Solving the set of differential equations: The set of ordinary differential equations Eqs. 1, 3 is solved using a self-developed fourth-order Runge–Kutta algorithm. In contrast to the model without gap-junctions (Meyer-Hermann, 2007), Eq. 9 attributes to each gap-junction its own dynamics. Thus, the delay equation has to be included into the implicit solution method of the set of differential equations. Technically, this is realized by extending the cell specific properties of the β-cell-class in the C++-code by a conductance state of each of its gap-junctions.

The solver is equipped with an adaptive time step control. If a time step reduction by a factor of 2 induces an above threshold deviation of the calculation in any of the time steps, the time step is correspondingly reduced. All simulations were done in a regime of time steps in which this criterion was never met (Δ*t*=0.00001 s). All simulations were performed on a standard PC.

Parameter values: The values of the novel parameters added to the model in (Meyer-Hermann, 2007) are collected in Table Table22.

Model parameters: the symbol, the value and the unit are given for all parameters associated with inclusion of gap-junctions into the model. All other parameter used in the model are set to the same value as in Meyer-Hermann (2007), where corresponding **...**

Robustness of simulations: Simulations were done in a two-dimensional *in silico* islet of 3×9 β-cells fully connected by gap-junctions. Simulations are evaluated by monitoring the electrical activity and the calcium dynamics in the central layer of the islet. The robustness of the results was tested by varying the size and the dimension of the system. On one hand a larger part of the islet with 5×9 beta-cells was used. In addition, the results were counter checked with a three-dimensional islet with 5×5×9 β-cells. It turned out that the choice of the system size and dimension did not significantly impact on the results and left the conclusions untouched. The observed robustness also excludes major effects stemming from the boundary of the modeled islet. For this reason, we have chosen to present the results using the smallest system, which is easier to be presented in the graphs. In a more quantitative modeling approach small deviations stemming from the system’s size and dimension would have to be considered.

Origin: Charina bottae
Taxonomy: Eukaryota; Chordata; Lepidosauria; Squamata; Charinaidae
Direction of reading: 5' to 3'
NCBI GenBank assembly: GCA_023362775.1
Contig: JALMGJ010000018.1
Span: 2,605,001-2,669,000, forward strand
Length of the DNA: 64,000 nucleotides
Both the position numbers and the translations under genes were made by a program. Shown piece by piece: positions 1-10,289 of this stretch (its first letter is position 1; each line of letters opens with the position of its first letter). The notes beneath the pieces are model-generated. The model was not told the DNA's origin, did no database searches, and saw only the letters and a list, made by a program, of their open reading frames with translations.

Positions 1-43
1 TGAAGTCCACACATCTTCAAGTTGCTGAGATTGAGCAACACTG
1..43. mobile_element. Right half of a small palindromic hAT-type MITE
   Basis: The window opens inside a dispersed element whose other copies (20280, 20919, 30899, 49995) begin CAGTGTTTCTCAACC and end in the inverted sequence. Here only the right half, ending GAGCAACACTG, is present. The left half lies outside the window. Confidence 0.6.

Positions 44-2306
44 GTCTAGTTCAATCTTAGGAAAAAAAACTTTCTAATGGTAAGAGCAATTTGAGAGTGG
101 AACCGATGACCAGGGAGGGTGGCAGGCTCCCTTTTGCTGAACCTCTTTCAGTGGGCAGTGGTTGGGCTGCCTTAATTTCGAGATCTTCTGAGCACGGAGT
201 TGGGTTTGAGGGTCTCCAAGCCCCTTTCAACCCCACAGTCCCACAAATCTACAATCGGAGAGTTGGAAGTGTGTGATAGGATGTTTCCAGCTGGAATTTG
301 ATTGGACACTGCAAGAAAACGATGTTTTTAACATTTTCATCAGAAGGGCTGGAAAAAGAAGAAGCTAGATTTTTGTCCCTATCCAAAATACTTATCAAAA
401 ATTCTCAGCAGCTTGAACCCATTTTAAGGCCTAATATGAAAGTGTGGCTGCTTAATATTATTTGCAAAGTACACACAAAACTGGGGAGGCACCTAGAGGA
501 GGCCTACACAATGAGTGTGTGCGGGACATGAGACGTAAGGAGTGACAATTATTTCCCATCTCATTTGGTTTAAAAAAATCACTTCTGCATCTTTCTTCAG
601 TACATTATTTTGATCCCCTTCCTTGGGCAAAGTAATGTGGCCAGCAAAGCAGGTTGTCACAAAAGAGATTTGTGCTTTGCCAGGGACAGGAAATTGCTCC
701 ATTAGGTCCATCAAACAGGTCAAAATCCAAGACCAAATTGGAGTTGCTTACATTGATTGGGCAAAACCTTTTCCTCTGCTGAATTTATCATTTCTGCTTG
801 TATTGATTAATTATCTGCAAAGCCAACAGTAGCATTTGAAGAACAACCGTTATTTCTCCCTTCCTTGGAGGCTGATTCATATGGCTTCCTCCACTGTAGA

The results derived for stochastic variation in transmembrane protein expression levels, where derived using a nonweighted distribution as in Eq. 15. Using a weighted distribution (such as Gaussian) mainly changes the variability range needed to reproduce the same result. In view of the missing experimental data about the variability of protein expression levels in pancreatic β-cells, we have used the simplest nonweighted distribution. The range *a* was varied. Smaller ranges still exhibit the grouping of β-cells that leads to the discussed sharp transition as observed in experiment. However, the calcium curves of different β-cells in the islet become less and less different with reduced variation range *a*.

Thus, the grouping of β-cells (in terms of activity) in the pancreatic islet turns out to be a robust feature of islets with variable protein expression levels. In particular, this interesting main result also persists when all ion-conducting proteins are varied with a range of *a*=0.5 (data not shown).

If the results exhibit an unstable behavior the simulation was repeated with slightly perturbed initial conditions with a different random number generator seed value, and with a smaller time step size. In all presented cases the characteristics of the simulation results remained unchanged while the details of the time course were sensitive to the modifications.

M.M.H. and R.K.P.B. developed the mathematical model. M.M.H. performed the simulations. M.M.H. and R.K.P.B. wrote the article. M.M.H. and R.K.P.B. thank Jonathan V. Rocheleau and David W. Piston who developed the experimental techniques and performed the experiments (Rocheleau et al., 2004) that formed the motivation and basis of the present analysis. M.M.H. thanks Michele Solimena and Jaaber Dehghani for regular and fruitful discussion. FIAS is supported by the ALTANA AG. M.M.H. is supported by the EC-NEST-project MAMOCELL. R.K.P.B. is supported by funding from the NIH under Contract Nos. K99DK85145 (to R.K.P.B.) and R01DK53434 (to D.W.P.).